Smithsonian Astrophysical Observatory
Weekly Science Update | 2014 Mar 28
- Far behind this nearby cluster of galaxies (Abell 773, seen here in the optical) lies a distant hyper-luminous galaxy seen as it was only about 800 million years after the big bang. The cluster, acting as a giant gravitational lens, has enable astronomers to study in detail the workings of this young giant. (Credit: ALFOSC, the Nordic Optical Telescope)
About fifteen years ago astronomers, using improved submillimeter wavelength telescopes, discovered a new class of very distant galaxies: submillimeter galaxies (SMGs). These objects are among the most luminous, rapidly star-forming galaxies known, and can shine brighter than a trillion Suns (about one hundred times more luminous than the Milky Way), but they are undetected in the visible. Their ultraviolet and optical light is absorbed by dust in the galaxies which is warmed and then emits in the submillimeter. SMGs are typically so distant that their light has been traveling for over ten billion years, more than 70% of the lifetime of the universe. Their power source is thought to be star formation, with some having rates as high as one thousand stars per year (in the Milky Way, the rate is more like a few stars per year), although the cause of such dramatic bursts is not understood.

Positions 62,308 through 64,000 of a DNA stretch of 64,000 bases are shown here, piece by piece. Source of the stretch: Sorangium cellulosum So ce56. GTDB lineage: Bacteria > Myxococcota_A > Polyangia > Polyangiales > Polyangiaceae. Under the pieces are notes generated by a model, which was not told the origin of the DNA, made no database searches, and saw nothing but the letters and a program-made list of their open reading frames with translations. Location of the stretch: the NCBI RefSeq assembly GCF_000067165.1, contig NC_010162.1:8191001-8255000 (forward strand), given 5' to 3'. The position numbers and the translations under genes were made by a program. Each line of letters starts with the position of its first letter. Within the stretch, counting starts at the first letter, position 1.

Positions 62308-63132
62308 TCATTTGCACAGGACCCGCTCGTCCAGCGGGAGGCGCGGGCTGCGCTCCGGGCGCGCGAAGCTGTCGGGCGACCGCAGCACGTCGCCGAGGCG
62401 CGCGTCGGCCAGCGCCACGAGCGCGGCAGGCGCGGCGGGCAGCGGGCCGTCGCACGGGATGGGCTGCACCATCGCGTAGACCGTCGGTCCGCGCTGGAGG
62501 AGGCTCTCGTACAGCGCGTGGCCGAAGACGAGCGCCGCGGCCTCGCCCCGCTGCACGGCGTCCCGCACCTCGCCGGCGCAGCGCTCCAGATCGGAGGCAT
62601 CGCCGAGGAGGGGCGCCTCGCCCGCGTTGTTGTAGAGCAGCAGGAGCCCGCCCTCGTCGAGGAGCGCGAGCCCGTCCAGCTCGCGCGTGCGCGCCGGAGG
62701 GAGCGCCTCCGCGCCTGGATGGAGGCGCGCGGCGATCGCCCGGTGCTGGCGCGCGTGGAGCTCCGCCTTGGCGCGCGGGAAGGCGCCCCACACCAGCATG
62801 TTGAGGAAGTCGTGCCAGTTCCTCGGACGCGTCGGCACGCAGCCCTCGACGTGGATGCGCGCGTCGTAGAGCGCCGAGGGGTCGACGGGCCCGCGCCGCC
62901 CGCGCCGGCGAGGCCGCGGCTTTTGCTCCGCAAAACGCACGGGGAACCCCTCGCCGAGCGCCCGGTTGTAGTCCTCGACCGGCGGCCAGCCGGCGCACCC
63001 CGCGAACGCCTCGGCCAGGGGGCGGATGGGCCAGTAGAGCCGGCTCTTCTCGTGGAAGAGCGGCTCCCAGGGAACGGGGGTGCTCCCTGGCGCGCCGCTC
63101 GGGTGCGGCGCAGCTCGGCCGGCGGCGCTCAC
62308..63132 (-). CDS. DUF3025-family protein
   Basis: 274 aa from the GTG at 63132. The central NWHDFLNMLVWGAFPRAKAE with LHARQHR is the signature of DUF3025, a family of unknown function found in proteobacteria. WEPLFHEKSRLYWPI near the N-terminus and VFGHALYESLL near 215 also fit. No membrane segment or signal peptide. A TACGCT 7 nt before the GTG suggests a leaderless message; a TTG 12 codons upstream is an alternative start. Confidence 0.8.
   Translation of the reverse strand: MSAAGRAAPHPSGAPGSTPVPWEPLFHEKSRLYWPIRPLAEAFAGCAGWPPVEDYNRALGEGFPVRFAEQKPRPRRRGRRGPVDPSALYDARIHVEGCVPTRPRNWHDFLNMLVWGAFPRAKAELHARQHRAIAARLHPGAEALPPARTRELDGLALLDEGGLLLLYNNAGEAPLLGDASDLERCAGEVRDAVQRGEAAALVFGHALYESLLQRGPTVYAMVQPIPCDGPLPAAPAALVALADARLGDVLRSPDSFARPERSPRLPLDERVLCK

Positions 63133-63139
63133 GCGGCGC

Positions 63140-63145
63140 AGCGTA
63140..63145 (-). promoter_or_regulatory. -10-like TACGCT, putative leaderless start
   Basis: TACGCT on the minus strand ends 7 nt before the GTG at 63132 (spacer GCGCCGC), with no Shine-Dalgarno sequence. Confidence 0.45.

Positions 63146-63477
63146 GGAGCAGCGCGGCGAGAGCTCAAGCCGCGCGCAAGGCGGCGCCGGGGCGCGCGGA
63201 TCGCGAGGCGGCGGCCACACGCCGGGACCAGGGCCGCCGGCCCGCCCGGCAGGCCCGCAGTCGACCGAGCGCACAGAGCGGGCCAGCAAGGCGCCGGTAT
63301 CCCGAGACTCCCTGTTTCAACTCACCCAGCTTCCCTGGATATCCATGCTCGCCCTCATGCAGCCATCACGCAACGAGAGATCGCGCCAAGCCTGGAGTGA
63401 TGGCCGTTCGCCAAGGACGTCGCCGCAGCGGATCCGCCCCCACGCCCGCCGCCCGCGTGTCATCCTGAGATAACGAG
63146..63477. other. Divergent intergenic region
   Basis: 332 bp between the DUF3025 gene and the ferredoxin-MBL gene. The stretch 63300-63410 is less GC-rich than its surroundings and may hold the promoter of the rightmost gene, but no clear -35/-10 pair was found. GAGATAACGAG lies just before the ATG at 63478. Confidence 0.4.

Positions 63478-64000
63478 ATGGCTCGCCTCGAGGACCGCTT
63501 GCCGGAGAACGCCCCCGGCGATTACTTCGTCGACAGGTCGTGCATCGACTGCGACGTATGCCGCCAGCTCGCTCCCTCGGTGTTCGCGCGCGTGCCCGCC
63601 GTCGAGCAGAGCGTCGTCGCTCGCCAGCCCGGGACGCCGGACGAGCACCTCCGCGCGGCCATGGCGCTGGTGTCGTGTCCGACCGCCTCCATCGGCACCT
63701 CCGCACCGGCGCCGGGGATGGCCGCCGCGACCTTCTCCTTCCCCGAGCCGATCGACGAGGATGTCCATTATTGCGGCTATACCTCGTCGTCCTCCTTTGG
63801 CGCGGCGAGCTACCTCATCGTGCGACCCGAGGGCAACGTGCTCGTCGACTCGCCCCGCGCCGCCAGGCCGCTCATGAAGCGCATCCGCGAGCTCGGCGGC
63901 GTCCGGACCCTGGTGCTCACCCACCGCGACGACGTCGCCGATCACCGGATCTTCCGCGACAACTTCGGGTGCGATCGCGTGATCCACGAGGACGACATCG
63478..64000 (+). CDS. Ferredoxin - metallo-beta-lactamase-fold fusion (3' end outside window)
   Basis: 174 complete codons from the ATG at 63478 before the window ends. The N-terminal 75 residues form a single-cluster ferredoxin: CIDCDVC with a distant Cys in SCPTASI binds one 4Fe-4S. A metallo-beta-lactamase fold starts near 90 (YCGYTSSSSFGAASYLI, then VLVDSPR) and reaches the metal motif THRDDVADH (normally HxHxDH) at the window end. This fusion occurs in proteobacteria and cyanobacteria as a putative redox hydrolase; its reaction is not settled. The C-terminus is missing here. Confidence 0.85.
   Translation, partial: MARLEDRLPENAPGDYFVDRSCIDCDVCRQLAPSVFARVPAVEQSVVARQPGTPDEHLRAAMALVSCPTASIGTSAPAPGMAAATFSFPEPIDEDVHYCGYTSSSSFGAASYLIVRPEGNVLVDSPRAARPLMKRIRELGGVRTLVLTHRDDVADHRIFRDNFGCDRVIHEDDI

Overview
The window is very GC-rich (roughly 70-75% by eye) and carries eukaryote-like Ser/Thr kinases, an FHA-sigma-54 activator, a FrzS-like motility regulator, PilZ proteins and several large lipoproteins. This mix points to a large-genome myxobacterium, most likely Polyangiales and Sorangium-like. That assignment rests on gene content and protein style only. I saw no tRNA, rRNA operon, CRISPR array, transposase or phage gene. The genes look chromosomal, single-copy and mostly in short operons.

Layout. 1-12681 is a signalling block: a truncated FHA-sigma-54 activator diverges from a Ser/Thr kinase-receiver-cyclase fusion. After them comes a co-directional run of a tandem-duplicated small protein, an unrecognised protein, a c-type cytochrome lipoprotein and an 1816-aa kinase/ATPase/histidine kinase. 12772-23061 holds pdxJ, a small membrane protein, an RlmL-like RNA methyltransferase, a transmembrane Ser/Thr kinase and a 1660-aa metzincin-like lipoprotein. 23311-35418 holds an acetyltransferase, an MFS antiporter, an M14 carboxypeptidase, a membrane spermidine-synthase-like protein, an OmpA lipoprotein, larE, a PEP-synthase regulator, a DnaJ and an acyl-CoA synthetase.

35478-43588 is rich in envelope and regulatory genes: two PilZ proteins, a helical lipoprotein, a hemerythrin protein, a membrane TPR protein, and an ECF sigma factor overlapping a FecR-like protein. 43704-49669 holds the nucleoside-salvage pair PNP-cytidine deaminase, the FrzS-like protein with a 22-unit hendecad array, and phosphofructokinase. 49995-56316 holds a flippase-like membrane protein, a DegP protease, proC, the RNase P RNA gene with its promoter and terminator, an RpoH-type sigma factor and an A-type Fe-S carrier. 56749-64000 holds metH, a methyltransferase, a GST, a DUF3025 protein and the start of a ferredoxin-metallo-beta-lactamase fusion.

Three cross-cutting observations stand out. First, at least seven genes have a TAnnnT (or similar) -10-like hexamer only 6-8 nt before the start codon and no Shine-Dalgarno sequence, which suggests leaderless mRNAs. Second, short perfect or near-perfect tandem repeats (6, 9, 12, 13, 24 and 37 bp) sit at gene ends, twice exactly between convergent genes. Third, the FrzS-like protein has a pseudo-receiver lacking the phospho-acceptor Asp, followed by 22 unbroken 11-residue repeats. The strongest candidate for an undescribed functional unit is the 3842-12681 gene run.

Atomic and molecular lines are particularly important diagnostics of star formation, black hole activity, and interstellar gas properties. Furthermore, the shapes of the emission lines provide direct insights into the dynamics of the system. The observed far-infrared and submillimeter spectra of SMGs is dominated by such emission lines because the gas in their molecular clouds, as well as the dust, is exposed to ultraviolet flux from nearby young stars that stimulates the gas to glow. ...
[C II] and 12CO(1–0) Emission Maps in HLSJ091828.6+514223:
A Strongly Lensed Interacting System at z = 5.24 - T. D. Rawle et al